It's Saturday. Here we are.
This is something I have learned to say over the years because it's something I can always say truthfully. Here we are. Even if your burgeoning garden is overrun with weevils, or your jeans are so tight you can't zip them, or you accidentally poured orange juice into your bowl of cereal; and even if work was a disaster this week, or your best friendship is in shambles, or your finances are in ruins: we are here. We are here, and this is worth something, isn't it? Because even though "here" may be reverberating with dissonance and littered with disappointments, it is still teeming with little gifts. This what I discovered, for the ten thousandth time, when I took my camera with me on a walk a few days ago.
Cameras are magical things. They have a way have stripping the here and now of its dull familiarity to reveal unexpected bursts of color and patches of light, microcosms of intricate detail. If you ever tire of the world and feel your wonder at it waning, grab your camera and start snapping. Take pictures right where you are in the living room that is littered with toddler toys. Or, better yet, escape the stuffy house and go romping through the neighborhood. You'll be surprised what you notice.
You will notice, for example, a purple plant sitting in a patch of weeds. You will notice it because it looks like the plant your dad bought you a few years ago when you first tried your hand at gardening. You tenderly cared for that plant because it reminded you of your dad and it attracted dozens of beautiful butterflies. You remember how they'd sip the plant's nectar and then flutter off to tell their friends that you'd opened a neighborhood sweet shop just south of the rose bushes. Your purple sweet shop became the talk of the butterfly town.
You can't remember the plant's official name, but you remember it smells different to different people. Cherry, vanilla, and root beer, depending on who you are. It strikes you as the type of plant you'd find at the nursery at Hogwarts School of Magic, so you call it the Harry Potter Plant.
Upon sniffing the Harry Potter Plant you realize it does not smell like cherry, vanilla, or root beer, and must not be a Harry Potter Plant after all. It is the Not Harry Potter Plant. Just then, a bee photo bombs your shot.
You notice that his torso looks much more dangerous than his fuzzy wuzzy head. He's part teddy bear, part torpedo, and he is hungry. Better not bother him.
You watch him stick his head into a particularly nectarous cup and wonder if that is how you look when you eat Ben and Jerry's. Probably. Bless it.
You can't help but wonder what flavor that nectar is. Peanut butter cookie dough? Strawberry ripple? Whatever it is, it must be delicious.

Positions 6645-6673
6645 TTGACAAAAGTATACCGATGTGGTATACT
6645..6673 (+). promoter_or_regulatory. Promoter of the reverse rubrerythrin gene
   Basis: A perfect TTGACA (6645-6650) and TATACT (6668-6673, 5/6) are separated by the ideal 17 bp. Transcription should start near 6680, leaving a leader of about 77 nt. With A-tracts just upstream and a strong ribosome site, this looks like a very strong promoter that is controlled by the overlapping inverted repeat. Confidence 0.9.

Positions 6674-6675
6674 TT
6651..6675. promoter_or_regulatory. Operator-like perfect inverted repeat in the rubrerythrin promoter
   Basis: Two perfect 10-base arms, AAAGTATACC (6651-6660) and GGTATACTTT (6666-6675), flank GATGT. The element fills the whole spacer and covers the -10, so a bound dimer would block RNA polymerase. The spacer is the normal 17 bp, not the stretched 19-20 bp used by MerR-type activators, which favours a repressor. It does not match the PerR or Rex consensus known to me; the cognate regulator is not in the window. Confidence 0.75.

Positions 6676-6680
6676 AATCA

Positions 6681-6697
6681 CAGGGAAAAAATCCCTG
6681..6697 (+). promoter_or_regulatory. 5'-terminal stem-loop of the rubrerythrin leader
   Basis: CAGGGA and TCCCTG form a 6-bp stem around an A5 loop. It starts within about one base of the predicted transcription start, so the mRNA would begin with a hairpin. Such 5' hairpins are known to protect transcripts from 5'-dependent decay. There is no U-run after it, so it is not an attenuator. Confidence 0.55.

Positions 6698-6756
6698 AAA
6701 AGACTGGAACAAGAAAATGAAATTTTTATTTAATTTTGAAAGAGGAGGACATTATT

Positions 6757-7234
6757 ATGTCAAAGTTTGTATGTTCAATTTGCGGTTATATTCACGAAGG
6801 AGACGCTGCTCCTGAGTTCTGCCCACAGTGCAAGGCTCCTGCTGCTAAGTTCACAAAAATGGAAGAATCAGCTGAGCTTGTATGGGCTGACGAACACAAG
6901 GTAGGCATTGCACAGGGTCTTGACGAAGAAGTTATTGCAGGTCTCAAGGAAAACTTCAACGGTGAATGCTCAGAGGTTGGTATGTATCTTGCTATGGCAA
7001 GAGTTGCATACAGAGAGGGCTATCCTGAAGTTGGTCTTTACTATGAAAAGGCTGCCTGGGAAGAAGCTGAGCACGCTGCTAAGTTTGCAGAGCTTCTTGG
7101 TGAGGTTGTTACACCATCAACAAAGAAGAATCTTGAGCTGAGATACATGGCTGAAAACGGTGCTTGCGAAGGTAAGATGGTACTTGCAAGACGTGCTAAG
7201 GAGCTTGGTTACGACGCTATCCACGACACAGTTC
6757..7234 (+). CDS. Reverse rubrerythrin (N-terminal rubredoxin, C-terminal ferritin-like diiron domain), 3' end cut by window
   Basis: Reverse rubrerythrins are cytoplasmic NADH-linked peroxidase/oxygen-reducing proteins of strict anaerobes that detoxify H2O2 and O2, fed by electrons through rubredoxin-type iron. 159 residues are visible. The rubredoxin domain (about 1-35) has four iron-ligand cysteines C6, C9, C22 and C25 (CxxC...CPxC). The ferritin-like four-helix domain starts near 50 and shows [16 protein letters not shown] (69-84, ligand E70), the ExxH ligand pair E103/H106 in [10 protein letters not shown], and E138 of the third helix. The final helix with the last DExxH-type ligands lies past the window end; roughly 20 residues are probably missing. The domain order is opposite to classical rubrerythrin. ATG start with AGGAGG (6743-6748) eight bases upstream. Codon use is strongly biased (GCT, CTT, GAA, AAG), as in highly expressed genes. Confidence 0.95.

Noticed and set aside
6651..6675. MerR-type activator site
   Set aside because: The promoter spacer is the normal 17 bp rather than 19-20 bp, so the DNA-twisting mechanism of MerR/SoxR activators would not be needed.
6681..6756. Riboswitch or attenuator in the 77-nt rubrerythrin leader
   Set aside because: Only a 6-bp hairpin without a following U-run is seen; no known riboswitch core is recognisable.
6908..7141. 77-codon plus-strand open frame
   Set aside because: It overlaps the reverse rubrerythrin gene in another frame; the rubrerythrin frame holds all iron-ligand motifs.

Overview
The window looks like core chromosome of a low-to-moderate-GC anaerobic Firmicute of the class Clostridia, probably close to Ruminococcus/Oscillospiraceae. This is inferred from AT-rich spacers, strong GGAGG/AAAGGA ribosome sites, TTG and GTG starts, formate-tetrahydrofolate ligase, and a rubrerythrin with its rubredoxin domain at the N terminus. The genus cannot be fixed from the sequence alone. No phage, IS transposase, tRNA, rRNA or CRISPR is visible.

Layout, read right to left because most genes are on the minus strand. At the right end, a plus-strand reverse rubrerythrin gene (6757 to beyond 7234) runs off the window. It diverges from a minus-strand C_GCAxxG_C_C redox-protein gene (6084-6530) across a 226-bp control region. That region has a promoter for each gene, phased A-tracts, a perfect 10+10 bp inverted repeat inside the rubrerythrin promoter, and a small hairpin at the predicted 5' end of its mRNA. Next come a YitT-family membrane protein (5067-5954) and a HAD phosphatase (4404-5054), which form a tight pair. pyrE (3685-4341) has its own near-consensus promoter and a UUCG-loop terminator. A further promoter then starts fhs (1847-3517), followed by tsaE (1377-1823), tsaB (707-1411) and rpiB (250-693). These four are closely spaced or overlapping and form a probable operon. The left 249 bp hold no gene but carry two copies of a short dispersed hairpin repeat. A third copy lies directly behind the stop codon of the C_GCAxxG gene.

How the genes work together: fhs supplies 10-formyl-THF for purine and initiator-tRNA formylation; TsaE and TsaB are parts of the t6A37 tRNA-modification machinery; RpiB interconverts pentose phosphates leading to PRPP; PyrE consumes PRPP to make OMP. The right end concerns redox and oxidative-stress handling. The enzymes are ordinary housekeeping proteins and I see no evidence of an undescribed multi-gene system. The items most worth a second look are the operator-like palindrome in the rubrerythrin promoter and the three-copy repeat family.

Up the street from the not Harry Potter Plant, you find the most beautiful blossom tree.
the amount of schmacon in the Jackson family fridge.
i carry your heart with me (i carry it in
my heart) i am never without it (anywhere
i go you go, my dear; and whatever is done
by only me is your doing, my darling)
i fear no fate (for you are my fate, my sweet) i want
no world(for beautiful you are my world, my true)
and it’s you are whatever a moon has always meant
and whatever a sun will always sing is you
here is the deepest secret nobody knows
(here is the root of the root and the bud of the bud
and the sky of the sky of a tree called life; which grows
higher than soul can hope or mind can hide)
and this is the wonder that's keeping the stars apart
i carry your heart (i carry it in my heart)
Around the corner from the blossom tree you find a patch of daisies.
Their centers look like galaxies. Who knew. There's a patch of silent galaxies just down the street from you. You've driven past it a thousand times without noticing, and now it's making you exhale deep and slow. Woooooow. Wow. Wowowowowow.
Eventually, your grumbling stomach will alert you that it's time for lunch. You will sling your camera over your shoulder and walk back down the hill, which is a very short trek. You've only walked 300 feet in one hour.
As you walk, you will notice the sun shining on your back. You'll breathe in the sharp smell of freshly cut grass and you'll wonder what it would be like to take a bath in the breeze. And then you'll notice you are humming, quietly. Here you are, and you are here, and now you know why the birds are singing.
A friend texted me this last week: "Cheering for you, skillet." It is my new favorite closing greeting, and I will use it forever and ever, you home skillets of mine.
So here we go: Happy Valentine's Day AND Cheering for you, Skillets.
© by scj